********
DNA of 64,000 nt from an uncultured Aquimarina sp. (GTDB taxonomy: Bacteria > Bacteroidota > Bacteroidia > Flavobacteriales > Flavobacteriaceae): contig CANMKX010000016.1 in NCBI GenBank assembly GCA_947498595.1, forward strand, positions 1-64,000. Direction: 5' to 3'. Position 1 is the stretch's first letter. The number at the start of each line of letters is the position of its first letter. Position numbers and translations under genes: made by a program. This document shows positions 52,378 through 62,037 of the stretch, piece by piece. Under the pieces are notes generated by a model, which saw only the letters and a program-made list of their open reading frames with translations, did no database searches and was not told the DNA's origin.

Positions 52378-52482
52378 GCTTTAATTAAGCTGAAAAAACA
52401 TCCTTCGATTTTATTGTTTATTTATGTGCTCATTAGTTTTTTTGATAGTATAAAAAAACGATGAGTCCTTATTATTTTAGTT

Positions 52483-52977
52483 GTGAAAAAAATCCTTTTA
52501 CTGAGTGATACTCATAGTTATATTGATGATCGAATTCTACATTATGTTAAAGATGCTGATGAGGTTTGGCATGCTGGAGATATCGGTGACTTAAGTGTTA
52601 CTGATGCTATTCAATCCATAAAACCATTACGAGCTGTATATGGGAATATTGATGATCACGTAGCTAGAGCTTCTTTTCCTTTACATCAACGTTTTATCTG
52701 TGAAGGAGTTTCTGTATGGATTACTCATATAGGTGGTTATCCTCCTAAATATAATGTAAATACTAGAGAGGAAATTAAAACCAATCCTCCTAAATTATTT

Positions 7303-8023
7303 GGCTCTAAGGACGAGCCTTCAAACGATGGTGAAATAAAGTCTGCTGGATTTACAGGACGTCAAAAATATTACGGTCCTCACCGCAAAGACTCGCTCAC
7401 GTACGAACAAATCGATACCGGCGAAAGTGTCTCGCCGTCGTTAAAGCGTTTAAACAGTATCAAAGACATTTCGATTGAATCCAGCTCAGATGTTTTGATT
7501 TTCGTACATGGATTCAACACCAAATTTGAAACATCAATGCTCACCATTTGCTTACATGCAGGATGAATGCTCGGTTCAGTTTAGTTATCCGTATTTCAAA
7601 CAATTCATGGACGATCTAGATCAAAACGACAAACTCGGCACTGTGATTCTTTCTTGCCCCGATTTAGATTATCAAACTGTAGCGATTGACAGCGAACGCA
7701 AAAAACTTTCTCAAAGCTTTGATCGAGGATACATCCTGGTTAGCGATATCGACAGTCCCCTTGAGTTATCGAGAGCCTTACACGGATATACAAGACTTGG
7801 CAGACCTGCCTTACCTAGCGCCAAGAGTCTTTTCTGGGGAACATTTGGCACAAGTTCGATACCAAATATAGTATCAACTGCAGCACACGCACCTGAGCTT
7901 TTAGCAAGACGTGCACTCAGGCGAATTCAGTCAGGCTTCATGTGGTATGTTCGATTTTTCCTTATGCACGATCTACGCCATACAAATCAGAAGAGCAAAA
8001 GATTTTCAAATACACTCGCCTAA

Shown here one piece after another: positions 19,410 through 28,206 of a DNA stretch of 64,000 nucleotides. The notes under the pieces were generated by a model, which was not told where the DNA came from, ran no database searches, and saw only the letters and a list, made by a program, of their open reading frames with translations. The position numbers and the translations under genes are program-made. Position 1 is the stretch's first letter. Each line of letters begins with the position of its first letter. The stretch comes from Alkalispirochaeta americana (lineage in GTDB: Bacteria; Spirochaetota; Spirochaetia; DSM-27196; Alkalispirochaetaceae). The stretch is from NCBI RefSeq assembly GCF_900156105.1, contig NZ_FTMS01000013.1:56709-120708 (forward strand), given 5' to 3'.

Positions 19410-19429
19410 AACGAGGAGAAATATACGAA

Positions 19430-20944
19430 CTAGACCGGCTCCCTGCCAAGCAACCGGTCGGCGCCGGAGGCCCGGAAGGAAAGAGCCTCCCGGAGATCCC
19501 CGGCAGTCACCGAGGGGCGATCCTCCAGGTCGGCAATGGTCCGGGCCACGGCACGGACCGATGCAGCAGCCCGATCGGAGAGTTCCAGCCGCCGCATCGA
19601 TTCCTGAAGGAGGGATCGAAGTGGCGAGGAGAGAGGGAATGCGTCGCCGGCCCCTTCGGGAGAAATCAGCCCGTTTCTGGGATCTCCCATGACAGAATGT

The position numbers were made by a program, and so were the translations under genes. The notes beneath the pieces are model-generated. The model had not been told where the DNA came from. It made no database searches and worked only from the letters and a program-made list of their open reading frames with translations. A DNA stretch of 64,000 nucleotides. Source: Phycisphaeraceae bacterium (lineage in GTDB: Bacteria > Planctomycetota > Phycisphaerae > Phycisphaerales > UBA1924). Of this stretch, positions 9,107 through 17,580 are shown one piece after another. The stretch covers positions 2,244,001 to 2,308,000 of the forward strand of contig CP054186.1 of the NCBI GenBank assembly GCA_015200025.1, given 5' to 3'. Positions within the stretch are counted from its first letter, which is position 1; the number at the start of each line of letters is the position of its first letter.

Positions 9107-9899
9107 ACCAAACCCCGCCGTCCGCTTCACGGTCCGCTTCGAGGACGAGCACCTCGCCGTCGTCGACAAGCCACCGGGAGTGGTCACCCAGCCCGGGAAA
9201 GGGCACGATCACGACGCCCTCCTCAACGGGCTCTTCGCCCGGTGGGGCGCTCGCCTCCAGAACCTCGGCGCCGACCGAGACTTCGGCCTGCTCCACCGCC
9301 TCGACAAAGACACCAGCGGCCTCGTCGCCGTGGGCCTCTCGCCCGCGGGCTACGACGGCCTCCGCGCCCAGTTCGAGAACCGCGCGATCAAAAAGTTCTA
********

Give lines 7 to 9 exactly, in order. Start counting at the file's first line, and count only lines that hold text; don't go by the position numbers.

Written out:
52501 CTGAGTGATACTCATAGTTATATTGATGATCGAATTCTACATTATGTTAAAGATGCTGATGAGGTTTGGCATGCTGGAGATATCGGTGACTTAAGTGTTA
52601 CTGATGCTATTCAATCCATAAAACCATTACGAGCTGTATATGGGAATATTGATGATCACGTAGCTAGAGCTTCTTTTCCTTTACATCAACGTTTTATCTG
52701 TGAAGGAGTTTCTGTATGGATTACTCATATAGGTGGTTATCCTCCTAAATATAATGTAAATACTAGAGAGGAAATTAAAACCAATCCTCCTAAATTATTT